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Search Tips

Basic Searches
To do a basic search, enter some search terms. For example:

white puppy adoption

This will search for documents containing the words white, puppy or adoption
Grouping
You can group search terms using parantheses to form sub queries. For example, to find results about different colors of dogs, try the following

(brown OR black OR white) AND dog

For more explanation on the OR and AND operators see below in the "Boolean operators" section
Wildcard Searches
Wildcard searches let you look for parts of words. The single character wildcard search (?) looks for terms that match that with the single character replaced. For example, to search for "text" or "test" you can use the search:

te?t

Multiple character wildcard searches (*) looks for 0 or more characters. For example, to search for test, tests or tester, you can use the search:

test*

You can also use the wildcard searches in the middle of a term.

te*t

Fuzzy Searches
Fuzzy searches return results that match your search terms exactly as well as results that are close. For example, if you want to find a word that is similar to foam add a tilde (~) to your search term:

foam~

This search will match terms like foam and roams.
Proximity Searches
Proximity searches help you find words that are close to each other. For example, if you know the word "Bill" and "Monica" are within 5 words of each other you can write your query like this:

"Bill Monica"~5

Boosting a Term
Boosting a search term gives it more weight in the result list. For example, if you search for "black cat" you might get results about black paint and cats but not necessarily black cats. In this case, we want to tell the search engine to weight the word "cat" more heavily:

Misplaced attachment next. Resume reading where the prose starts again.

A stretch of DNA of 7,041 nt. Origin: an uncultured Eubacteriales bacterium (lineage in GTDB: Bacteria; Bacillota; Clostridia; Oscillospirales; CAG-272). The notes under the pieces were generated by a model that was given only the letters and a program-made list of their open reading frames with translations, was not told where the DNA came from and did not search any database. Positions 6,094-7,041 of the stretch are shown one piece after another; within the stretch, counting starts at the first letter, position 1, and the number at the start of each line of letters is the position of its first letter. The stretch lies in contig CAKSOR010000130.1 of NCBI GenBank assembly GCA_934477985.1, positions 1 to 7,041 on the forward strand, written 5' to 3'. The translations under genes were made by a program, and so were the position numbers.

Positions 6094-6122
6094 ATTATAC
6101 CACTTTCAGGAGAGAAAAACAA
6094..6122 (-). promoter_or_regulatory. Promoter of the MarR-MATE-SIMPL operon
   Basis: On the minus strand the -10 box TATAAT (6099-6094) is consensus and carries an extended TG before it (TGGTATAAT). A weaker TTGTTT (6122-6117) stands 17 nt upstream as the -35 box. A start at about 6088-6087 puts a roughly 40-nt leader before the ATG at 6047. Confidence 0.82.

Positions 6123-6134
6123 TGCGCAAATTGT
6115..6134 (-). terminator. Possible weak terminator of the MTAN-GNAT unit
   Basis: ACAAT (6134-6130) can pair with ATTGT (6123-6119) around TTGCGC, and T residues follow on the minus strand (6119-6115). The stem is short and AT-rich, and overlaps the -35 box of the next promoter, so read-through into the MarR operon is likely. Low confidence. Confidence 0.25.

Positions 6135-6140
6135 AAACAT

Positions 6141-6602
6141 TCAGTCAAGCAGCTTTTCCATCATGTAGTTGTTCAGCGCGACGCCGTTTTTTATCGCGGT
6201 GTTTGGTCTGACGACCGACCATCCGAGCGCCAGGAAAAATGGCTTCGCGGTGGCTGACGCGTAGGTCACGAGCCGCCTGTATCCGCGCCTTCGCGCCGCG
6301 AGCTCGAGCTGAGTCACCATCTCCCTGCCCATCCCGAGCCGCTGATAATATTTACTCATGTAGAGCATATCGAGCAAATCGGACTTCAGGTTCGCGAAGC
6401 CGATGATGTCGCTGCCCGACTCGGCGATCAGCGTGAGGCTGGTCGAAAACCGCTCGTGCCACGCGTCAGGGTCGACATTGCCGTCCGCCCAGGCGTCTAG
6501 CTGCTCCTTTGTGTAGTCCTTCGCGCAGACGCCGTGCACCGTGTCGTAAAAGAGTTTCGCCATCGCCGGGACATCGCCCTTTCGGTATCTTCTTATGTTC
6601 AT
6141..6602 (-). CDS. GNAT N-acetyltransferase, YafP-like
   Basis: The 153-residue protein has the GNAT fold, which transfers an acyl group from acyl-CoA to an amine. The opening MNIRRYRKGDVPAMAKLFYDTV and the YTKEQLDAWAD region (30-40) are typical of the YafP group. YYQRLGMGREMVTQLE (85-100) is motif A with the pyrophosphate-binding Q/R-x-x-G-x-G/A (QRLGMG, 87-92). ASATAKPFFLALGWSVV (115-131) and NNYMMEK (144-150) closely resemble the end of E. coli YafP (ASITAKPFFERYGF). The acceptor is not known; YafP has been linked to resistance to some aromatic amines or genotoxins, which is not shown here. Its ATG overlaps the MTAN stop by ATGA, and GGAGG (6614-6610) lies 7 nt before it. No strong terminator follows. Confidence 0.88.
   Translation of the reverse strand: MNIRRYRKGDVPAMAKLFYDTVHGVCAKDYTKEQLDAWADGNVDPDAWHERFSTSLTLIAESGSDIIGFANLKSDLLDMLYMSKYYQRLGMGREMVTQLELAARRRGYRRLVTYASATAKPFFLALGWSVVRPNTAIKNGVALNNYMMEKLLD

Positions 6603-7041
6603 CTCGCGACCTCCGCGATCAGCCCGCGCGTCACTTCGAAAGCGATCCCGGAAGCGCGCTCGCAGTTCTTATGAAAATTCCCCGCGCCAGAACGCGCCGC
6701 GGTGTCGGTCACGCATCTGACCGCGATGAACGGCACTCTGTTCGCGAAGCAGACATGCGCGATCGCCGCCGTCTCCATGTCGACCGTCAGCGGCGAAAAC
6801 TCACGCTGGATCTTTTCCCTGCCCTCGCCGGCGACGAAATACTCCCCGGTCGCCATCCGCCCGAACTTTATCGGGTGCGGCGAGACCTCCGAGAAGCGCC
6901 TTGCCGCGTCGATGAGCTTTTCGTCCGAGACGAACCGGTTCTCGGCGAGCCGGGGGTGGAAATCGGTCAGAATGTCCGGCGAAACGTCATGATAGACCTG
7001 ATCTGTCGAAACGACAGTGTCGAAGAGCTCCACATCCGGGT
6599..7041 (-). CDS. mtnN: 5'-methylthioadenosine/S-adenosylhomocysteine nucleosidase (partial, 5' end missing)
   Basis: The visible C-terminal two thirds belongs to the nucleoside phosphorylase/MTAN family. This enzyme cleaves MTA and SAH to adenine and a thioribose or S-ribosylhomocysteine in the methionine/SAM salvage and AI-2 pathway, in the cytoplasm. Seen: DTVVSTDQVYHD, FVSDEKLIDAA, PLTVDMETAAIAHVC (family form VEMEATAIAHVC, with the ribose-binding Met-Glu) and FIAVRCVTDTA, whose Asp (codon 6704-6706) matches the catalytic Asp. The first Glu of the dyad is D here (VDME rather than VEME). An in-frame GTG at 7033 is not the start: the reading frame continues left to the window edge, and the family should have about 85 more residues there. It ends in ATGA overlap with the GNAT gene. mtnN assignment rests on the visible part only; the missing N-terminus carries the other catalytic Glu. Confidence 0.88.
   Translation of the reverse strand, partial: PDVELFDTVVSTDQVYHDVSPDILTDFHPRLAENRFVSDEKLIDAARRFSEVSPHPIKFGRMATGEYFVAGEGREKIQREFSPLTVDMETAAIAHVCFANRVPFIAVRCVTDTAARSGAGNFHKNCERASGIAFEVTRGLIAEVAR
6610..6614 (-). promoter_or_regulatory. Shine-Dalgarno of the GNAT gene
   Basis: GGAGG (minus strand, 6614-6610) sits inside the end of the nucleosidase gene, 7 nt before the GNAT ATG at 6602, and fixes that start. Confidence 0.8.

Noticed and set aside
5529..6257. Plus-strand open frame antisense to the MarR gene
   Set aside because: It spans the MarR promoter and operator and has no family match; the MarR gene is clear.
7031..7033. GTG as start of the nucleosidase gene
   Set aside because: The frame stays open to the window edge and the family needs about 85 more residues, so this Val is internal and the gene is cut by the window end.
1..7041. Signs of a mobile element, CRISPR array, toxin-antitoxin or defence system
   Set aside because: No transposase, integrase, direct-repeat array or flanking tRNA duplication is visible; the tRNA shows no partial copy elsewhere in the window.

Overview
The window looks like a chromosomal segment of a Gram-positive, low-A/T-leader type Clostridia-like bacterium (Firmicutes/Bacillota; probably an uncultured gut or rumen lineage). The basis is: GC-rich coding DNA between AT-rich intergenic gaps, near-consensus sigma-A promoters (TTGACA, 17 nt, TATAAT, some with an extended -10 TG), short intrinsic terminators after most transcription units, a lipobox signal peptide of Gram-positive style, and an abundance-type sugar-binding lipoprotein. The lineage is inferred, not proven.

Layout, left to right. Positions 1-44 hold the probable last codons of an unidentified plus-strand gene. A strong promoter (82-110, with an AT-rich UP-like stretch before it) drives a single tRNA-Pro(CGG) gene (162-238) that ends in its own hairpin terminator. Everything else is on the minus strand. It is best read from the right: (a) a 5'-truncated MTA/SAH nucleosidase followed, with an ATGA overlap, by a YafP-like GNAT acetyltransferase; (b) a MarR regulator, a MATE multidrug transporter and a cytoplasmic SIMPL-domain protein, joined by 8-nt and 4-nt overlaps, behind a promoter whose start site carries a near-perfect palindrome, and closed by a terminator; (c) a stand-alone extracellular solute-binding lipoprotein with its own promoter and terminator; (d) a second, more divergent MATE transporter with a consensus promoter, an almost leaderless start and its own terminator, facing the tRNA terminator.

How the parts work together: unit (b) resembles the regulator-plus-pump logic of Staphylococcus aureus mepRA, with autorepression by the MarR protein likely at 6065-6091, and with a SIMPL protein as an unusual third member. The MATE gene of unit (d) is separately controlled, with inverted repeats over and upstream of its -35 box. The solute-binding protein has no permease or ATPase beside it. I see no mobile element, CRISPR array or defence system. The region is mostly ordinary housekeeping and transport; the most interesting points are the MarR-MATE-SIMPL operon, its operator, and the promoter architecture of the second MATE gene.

black cat^4

You can also boost phrases:

"black cat"^4 adopt

You can use any number to boost the term -- the higher the number the higher the boosting. For example, if the query above still returns too many results, consider increasing the boost value:

"black cat"^6 adopt

Boolean operators
Boolean operators allow terms to be combined for more advanced searches. The terms AND, OR, NOT, + (plus sign) and -(minus sign) are supported. Note, these terms must be in ALL CAPS to distinguish them from normal words.

OR

The OR operator links two terms and finds a matching document if either of the terms exist in a document. Note, the symbol || can be used in place or the word OR. To search for documents that contain either "black cat" or just "cat adoption" use the query:

"black cat" OR "cat adoption"

or

"black cat" || "cat adoption"

Note: OR is the default search term, so the following search is equivalent to both of the previous examples:

"black cat" "cat adoption"

AND

The AND operator matches documents where both terms in the text of the document. The symbol && can be used in place of the word AND. This is a more restrictive search than an OR search. To search for documents that contain "black cat" and "cat adoption" use the query:

"black cat" AND "cat adoption"

or

"black cat" && "cat adoption"

NOT

The NOT operator excludes documents that contain terms after NOT. The ! symbol can be used in place of the word NOT. To search for documents that contain "black cat" but not "cat adoption" use the query:

"black cat" NOT "cat adoption"

or

"black cat" ! "cat adoption"

Note: The NOT operator must be used with multiple terms. For example, the following search will return no results:

NOT "black cat"

The "+" Sign

The + operator tells the search engine that the search term must appear in a document to be a match. To search for documents that must contain "black cat" and may contain "cat adoption" use the query:

+"black cat" "cat adoption"

The "-" Sign

The - operator excludes documents that contain the term after the "-" symbol. To search for documents that contain "black cat" but not "cat adoption" use the query:

"black cat" -"cat adoption"

Escape Characters
There are a number of special characters that are part of the query syntax. The current list special characters are:

+ - && || ! ( ) { } [ ] ^ " ~ * ? : \

To escape these character use the \ before the character. For example to search for (1+1):2 use the query:

\(1\+1\)\:2

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